The hard part is coping with lag, lost clients, &c...
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Post: #10
Quote:Originally posted by OneSadCookie
Why use CFM? You're X-only with this route, just make your life easy and go to Mach-O.


Simply just because I haven't got around to convert it to Mach-O. And maybe I'm a bit worried what that is going to lead to. It should be straight forward but you never know...
Maybe I'll give it a shot today and see how it goes.

OS 9 support is not an issue, that just won't happen. Decided that a long time ago.

KenD

CodeBlender Software - http://www.codeblender.com
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Gastropod
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Post: #11
Quote:Originally posted by OneSadCookie
Sockets are good, there's lots of sample code. Don't bother with OpenPlay/NetSprocket or Open Transport. SDL_net might be worth a look if you're into SDL.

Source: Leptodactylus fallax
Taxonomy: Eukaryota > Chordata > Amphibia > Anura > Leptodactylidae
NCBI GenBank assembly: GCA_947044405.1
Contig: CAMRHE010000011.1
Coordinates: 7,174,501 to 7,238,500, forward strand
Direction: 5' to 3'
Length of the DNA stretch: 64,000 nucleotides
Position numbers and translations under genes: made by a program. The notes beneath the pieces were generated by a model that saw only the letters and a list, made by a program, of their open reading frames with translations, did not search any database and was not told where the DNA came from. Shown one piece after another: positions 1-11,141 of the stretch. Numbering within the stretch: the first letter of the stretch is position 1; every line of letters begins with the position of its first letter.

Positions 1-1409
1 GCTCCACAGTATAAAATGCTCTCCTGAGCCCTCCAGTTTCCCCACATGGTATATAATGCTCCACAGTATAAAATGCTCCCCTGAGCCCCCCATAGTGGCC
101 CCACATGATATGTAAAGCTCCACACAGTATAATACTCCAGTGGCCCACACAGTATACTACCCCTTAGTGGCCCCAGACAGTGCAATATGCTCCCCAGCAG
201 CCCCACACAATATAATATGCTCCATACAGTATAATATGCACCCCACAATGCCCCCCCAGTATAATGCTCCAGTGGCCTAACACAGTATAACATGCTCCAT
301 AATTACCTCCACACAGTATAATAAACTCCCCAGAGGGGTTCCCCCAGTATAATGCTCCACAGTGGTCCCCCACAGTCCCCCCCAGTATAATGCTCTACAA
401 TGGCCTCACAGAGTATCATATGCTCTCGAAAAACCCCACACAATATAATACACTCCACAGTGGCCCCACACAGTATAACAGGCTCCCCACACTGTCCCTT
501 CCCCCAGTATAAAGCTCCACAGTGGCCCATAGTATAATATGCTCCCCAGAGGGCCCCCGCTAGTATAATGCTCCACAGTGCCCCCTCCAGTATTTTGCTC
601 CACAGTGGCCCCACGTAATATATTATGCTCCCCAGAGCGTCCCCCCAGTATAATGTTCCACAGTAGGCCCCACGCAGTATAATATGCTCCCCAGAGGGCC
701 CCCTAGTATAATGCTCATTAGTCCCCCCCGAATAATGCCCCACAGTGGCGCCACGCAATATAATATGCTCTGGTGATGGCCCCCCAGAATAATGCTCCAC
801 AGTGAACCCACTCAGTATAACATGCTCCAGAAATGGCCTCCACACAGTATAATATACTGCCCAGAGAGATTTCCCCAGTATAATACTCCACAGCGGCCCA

I'm kind of a fan of OpenPlay. You can look at GameGlutton here on iDevGames for an example of using OpenPlay.
You can get it done with sockets of course, but OpenPlay will abstract some difficulties about playing between Macs and PCs. If you are just doing Mac-2-Mac play then perhaps it's not as useful.
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Post: #12
I got the latest OpenPlay (which is still over a year old) from cvs. I compiled it but the sample I tried didn't work, returned some error so I figured it might not be much to count on. OP appears to be dead anyway.

KenD

CodeBlender Software - http://www.codeblender.com
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Post: #13